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Tag Archives: goth-and-industrial

Abenteuerliches Herz (2002): Gotos =/= Kalanda

Allerseelen, Abenteuerliches Herz (Aorta, 2002)

[originally posted 22Nov2002]

A phallic rock stands before a stone tablet on the album cover.

Where the demons dwell. Where the banshees live, and they do live well.
photo credit:

It pains me to write this…

Allerseelen first caught my attention seven years ago with the brilliant “Santa Sangre,” a contribution to the Im Blutfeuer compilation (Cthulhu, 1995). I picked up Ultra!’s comp, The Nitha Fields, based on the strength of it, and the two Allerseelen songs on it (“Alle Lust will Ewigkeit” and “Traumlied”) were similarly brilliant. So I acquired their latest album, Abenteuerlichers Herz (Adventurous Heart). And it is painful.

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I See Good Spirits…and I See Bad Spirits (1988): You’re Never Gonna Change My Words

My Life with the Thrill Kill Kult, I See Good Spirits… and I See Bad Spirits (Wax Trax!, 1988)

[originally posted 17Sep2001]

A montage of sixties pictures of various sorts decorates the album cover.

And this is what the devil does.
photo credit: Amazon

TKK’s debut disc, the soundtrack for a film that never got made (the members of the band met in film school), is one of the first and one of the best releases from the Chicago arm of the scene that has now come to be known as “industrial dance.” Combining the more aggressive pop style Ministry showed on their Twitch release with heavy metal chord progressions and a decidedly darker lyrical bent than much of what was coming from the scene in 1988, Good Spirits/Bad Spirits blazed the trail that the rest of the Chicago bands followed a few years later, when Ministry and its various hangers-on became popular. Far from being the usual industrial-dance beatfest, this disc wanders from turnkey dancefloor work (“Do You Fear for Your Child?”) to anthem rock (“These Remains”) to almost-stock-metal (“Gateway to Hell”) and back again during the slightly-under-an-hour it runs. Instead of being inconsistent, the whole comes off sounding much more interesting than your average album in the genre. On first listen, you’re never sure what’s coming next, and after the unpredictability wears off, the songs themselves are catchy enough for repeated listening. Just don’t try to decipher the lyrics. They’re awful. *** ½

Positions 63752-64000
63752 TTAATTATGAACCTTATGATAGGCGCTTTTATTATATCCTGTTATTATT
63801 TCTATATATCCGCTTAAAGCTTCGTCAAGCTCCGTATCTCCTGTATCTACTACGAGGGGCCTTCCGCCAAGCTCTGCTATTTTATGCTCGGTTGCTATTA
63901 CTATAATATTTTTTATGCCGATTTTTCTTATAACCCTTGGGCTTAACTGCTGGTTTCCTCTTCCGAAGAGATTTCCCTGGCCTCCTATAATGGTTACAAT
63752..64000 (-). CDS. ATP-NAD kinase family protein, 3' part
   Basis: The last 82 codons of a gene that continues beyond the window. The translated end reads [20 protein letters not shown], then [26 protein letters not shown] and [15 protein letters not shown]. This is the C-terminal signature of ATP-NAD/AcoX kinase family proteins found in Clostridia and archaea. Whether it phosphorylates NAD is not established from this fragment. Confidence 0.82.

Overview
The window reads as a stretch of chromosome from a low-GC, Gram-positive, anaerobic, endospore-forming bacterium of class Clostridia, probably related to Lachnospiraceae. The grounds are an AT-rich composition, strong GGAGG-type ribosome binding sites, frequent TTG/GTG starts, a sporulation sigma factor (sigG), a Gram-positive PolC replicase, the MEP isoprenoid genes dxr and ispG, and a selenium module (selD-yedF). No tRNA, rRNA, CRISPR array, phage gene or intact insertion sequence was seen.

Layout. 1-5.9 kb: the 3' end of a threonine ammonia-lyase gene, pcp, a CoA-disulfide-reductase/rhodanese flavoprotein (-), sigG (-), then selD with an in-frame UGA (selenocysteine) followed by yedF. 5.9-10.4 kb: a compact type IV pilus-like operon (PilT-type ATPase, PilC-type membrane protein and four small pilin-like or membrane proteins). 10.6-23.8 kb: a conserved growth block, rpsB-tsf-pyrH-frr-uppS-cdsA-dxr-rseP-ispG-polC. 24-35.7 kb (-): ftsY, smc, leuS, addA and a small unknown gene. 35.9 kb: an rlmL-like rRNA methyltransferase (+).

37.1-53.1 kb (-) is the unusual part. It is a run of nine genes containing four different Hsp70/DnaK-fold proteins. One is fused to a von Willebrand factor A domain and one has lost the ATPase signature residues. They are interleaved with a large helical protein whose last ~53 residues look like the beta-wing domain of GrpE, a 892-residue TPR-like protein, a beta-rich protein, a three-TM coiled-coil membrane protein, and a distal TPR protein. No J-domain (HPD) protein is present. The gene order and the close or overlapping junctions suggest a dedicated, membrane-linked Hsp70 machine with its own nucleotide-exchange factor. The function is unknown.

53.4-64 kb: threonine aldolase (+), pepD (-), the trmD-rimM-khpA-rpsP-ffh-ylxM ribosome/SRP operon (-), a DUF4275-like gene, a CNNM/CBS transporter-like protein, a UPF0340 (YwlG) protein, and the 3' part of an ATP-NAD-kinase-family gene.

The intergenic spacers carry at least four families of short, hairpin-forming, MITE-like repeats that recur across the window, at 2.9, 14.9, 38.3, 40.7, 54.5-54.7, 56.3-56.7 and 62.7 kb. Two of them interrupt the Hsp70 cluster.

>1 (2000): Murder Inc. Writes a Book

The Damage Manual, >1 (Invisible CDEP, 2000)

[originally posted 13Jul2000]

photo credit:

We buy a hammer for daddy.

I’m about willing to go on record at this point as saying that Chris Connelly can simply do no wrong. In a fifteen-year career spanning any number of bands, he has yet to put a piece of music in front of me that I don’t like. And arguably his greatest contribution to modern music was a one-off in 1991 called Murder Inc., a five-piece spinoff (one of many) from the massive and ever-changing Pigface/Ministry 1989-1991 touring band. Murder Inc. is long behind us, and very much lamented, but its two major brains, Connelly and Martin Atkins, have gotten back together and put together yet another act, The Damage Manual. They put “Sunset Gun” up on their website, and I rejoiced. The names have changed, but it sounded to me as if Murder Inc. had risen from the dead, substituting ex-PIL bassist Jah Wobble for the now-departed Murder Inc. bassman Paul Raven.

It’s not the full-length I was hoping for, but >1 is enough to tide me over till the album comes out. The same mix of styles that informed Murder Inc. surfaces here, albeit with a more industrial-dance slant to it (not surprising, given that it’s an EP meant for clubs and the like more than anything), but the same aggressive, fun-loving, and always-drunken spirit pervades this recording. If you liked Murder Inc., you will find The Damage Manual to be a perfect way to soothe your heartache that MI never reformed. If you never heard Murder Inc., imagine some of the Ministry tracks that Connelly did vocals for back in ’89 revamped, reprocessed, industrialized, and rapped while thoroughly sloshed. It’s a beautiful thing. *** ½


“Sunset Gun”.

Cruel (1997): Inbustrial Glance

Splatter Squall, Cruel (unreleased, 1997, available for free on their
[originally posted 9May2000}

photo credit:

Note: it’s been thirteen years. Links are most likely dead.

Free music. How much better can you get than that? The band’s 1997 opus delecti, and their final album, never got released, so they just MP3d the thing and put it up at their website,, in the Audio section. With a CD burner and a color printer, you got yourself an official copy of the album without paying a cent, unless it costs you by the minute for your internet access.
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